Corn technology goes into clothes, carpets and carryout containers


SALEM, Ohio – Corn’s uses go beyond crayons, cosmetics and candles.

Through newer technology and the development of polylactic acid, researchers use the crop and its by-products in everything from carpets to clothes to carryout containers.

How it works. In silos or silage bags, corn starches and sugars ferment naturally in a process similar to making wine, according to Bridget Weigel, communications coordinator for Cargill Dow.

The process creates lactic acid. In laboratories, researchers take that same acid and link into a high-performance polymer called polylactide, or polylactic acid.

The polymer, branded by Cargill Dow as NatureWorks PLA, serves as the basis for several new products.

The acid can be molded, formed or extruded into a plastic-like material, giving it a wide variety of uses.

University of Nebraska-Lincoln researchers have yet to find anything made from conventional plastics that can’t be made from the acid.

Ingeo. Perhaps the most remarkable use of the acid is Ingeo, the world’s first synthetic fiber made from an annually renewable resource.

Ingeo, made when fibers are extruded from the polymer and woven, is also trademarked by Cargill Dow.

Once produced, the fiber has a natural feel that enhances the end product when used in apparel, furnishings, fiberfill, carpet and more.

An Atlanta, Ga. -based company adopted the fibers for use in their carpet tiles. InterfaceFLOR’s Web site describes their ‘Spring Planting’ line of 19 1/2-inch square tiles as having a texture between sisal and wool.

Because of the corn base, the tiles are stain resistant and are hand washable. They can also be installed on top of existing surfaces.

“Ingeo fiber offers performance on par with conventional synthetic materials, yet, the raw material to make the fiber can be regrown every year,” said Vann Brown, InterfaceFLOR’s global platform leader.

“Therefore, Ingeo fiber allows consumers to experience a product that actually helps lessen their impact on the earth at the same time.”

What’s so special? The corn-based material has environmental advantages beyond the traditional petroleum-based materials. The acid makes the items completely biodegradable.

For example, InterfaceFLOR’s carpet tiles can be returned to the company for composting.

Because five weeks of composting leaves no trace of the acid, those in the horticulture industry are interested in developing biodegradable materials for planting containers and packaging, according to ongoing research at the University of Nebraska at Lincoln.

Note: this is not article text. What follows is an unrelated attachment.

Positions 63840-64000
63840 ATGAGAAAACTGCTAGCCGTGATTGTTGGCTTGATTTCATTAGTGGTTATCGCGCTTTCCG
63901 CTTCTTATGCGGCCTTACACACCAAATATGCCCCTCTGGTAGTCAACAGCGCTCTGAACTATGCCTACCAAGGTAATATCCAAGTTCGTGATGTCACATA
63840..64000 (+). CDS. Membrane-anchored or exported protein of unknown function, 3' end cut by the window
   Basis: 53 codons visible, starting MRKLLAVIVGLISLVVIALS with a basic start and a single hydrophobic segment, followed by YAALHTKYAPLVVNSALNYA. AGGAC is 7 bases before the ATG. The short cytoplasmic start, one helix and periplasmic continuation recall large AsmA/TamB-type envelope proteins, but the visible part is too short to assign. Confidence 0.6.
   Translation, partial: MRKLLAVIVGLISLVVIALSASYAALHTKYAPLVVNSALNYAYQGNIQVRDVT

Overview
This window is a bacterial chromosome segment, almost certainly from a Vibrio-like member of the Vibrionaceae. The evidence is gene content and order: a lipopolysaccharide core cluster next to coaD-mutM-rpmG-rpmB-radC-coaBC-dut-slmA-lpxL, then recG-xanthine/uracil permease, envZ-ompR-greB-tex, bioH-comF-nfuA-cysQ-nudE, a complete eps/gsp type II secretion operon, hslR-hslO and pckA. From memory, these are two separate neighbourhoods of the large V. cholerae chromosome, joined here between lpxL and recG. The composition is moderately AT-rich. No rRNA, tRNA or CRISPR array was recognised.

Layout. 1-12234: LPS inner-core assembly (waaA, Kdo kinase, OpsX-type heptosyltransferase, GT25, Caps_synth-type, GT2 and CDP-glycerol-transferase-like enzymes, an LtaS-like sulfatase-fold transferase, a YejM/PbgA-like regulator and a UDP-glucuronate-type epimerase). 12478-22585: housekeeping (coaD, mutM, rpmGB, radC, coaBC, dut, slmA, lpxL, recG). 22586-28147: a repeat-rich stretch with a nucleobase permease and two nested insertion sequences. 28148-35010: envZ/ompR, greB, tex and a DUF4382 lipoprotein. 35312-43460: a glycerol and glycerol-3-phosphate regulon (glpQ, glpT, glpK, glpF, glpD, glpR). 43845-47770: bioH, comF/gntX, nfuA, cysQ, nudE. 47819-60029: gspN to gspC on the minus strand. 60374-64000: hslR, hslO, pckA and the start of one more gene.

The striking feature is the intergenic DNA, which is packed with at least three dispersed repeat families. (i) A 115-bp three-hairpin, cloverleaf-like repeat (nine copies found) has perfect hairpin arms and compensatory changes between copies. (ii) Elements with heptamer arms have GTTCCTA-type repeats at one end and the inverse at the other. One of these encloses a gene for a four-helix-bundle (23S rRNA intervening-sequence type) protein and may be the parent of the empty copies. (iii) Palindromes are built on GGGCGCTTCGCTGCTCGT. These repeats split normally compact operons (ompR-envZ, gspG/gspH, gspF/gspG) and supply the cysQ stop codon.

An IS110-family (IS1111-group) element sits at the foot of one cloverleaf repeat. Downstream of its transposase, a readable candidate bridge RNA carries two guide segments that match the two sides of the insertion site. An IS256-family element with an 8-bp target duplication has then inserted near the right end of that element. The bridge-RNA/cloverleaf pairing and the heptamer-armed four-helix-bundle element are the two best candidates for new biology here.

Many uses. Because of its biodegradability, its developers say it can be used in everything from food and electronics packaging to carpets to surgical sutures.

Cargill Dow’s research also says NatureWorks PLA is an alternative to cellophane and is well-suited for use in single-serving beverage bottles and other food containers.

“We’re not out to displace plastic products, but we’re certainly competing,” Cargill Dow’s Weigel said.

One Omaha, Neb., manufacturing company already uses 100 percent NatureWorks PLA in retail food packaging. The material is strong and blocks flavors and aromas and can be recycled by consumers.

Coca-Cola used the material in soft drink cups at the 2002 Olympic Winter Games in Utah, and Sony Pacific uses it in blister packaging for portable radios and mini-discs.

“We’re definitely rolling ahead. Soon [NatureWorks] is going to be around every corner and consumers will see more and more of it,” Weigel said.

Market impact. According to Nebraska’s Industrial Agricultural Products Center, the potential impact on the corn market is tremendous.

Cargill Dow’s Blair, Neb., production facility will require 40,000 bushels of corn per day to run at capacity.

A potential 1.7 billion bushels of corn could be used each year to make plastic products through the new technology.

The renewable substitute also lessens the United States’ dependence on foreign oil. In tests, the process used to make the material requires 20 percent to 50 percent less fossil fuels than petroleum-based plastics.

It is estimated that the consumer market uses more than 42 million pounds of plastic per year.

(Reporter Andrea Myers welcomes reader feedback by phone at 1-800-837-3419, ext. 22, or by e-mail at


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